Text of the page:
For a detailed look at the 3rd Energy Package read the rest of our feature.
 
 
 
 
REF.: 20080616FCS31737

"Unbundling" at core of reform

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Ferrybridge power station,  Leeds, UK ©Belga/AFP/P. Ellis

Separating supply and production is at the heart of the proposals

One of the most important proposals of the "3rd Energy Package" is "unbundling" - separating the operation of gas pipelines and electricity networks from the business of providing gas or generating power. This would mean for example that integrated companies such as Électricité de France would not be able to generate power and own the grid.
 
MEPs expressed strong political support for a common energy policy, and ownership unbundling, in a resolution in July 2007. 
 
Supporters believe unbundling will encourage investment in energy infrastructure. The Commission points to Britain where unbundling has taken place and four new liquid natural gas (LNG) terminals have been built - compared to none in Germany where the market is still protected.
 
If states are unwilling to "unbundle", the Commission is also proposing an "Independent System Operator" system under which companies would retain ownership of the network, but hand over management control to an independent company, which would make commercial and investment decisions.
 
Rapporteur talks of "massive abuse"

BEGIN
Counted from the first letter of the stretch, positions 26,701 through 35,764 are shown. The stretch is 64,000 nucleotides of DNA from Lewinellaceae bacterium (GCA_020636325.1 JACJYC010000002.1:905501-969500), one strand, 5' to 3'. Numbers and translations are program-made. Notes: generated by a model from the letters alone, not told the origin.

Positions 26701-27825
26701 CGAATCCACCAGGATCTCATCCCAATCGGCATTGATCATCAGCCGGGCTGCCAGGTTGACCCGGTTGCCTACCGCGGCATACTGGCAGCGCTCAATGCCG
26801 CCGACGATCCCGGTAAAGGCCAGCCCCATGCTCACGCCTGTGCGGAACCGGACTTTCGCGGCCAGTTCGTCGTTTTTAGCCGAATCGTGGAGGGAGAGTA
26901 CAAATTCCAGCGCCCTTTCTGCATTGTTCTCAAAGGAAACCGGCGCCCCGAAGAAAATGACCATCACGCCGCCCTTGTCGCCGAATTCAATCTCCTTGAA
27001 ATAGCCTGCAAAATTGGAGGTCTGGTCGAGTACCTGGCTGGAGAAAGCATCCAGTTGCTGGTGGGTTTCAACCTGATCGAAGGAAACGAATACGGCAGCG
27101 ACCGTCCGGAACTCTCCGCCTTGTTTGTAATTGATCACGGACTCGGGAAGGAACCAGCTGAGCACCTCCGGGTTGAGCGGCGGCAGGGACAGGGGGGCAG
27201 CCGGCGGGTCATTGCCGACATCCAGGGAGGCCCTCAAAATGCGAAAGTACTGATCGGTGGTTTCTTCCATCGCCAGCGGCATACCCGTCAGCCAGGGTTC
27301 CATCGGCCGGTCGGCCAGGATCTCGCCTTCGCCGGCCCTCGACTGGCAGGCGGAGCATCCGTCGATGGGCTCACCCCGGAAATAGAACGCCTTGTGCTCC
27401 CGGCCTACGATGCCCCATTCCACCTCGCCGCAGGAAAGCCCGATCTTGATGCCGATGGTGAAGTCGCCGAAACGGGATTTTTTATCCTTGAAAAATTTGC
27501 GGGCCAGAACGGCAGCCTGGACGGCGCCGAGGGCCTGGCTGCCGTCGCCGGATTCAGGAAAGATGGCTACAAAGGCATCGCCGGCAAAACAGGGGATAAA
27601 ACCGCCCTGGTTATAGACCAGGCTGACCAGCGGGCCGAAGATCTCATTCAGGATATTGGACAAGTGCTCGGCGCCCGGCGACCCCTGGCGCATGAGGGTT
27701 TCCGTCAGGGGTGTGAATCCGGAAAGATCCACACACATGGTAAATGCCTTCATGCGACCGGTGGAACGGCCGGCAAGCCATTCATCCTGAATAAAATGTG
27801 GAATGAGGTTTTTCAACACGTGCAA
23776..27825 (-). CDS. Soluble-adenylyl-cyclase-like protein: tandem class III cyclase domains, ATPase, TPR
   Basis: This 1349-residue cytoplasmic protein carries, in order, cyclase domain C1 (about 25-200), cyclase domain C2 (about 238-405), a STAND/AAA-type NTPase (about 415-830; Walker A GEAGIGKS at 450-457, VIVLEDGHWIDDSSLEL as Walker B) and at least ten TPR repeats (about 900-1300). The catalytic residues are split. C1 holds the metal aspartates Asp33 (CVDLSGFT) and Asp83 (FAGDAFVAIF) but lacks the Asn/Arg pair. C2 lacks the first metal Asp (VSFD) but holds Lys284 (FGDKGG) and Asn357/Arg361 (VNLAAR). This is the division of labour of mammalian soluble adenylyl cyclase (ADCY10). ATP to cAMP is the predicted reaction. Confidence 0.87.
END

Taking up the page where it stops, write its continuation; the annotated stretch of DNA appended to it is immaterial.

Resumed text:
British Labour MEP Eluned Morgan is parliament's rapporteur for the Electricity directive. Speaking in June she explained that "there is now, in theory, a duty for generation and network companies to be legally separated, in many cases this is not being implemented and there is evidence of massive abuse – evidence which has led to the biggest energy company in Europe agreeing to "unbundle".
 
Ms Morgan added, that "in principle, a single European market in electricity already exists in the EU, but the reality is very different". She said "some countries have easy access to competitors - for example French and German companies have secured over 40% of the UK market - companies in Spain or the UK have found it very difficult to access French and German markets".
 
Not universally popular
 
Unbundling is not entirely popular - France and Germany oppose the Commission's plans. Along with Austria, Bulgaria, Greece, Latvia and Luxembourg and Slovakia they believe that enforced unbundling is unconstitutional and could have negative social consequences.
 
Given such opposition the extent to which MEPs from those countries will support their government's opposition to the plans will be one of the most fascinating aspects of the debate. The full plenary of the European Parliament will debate both the gas and electricity directives in June.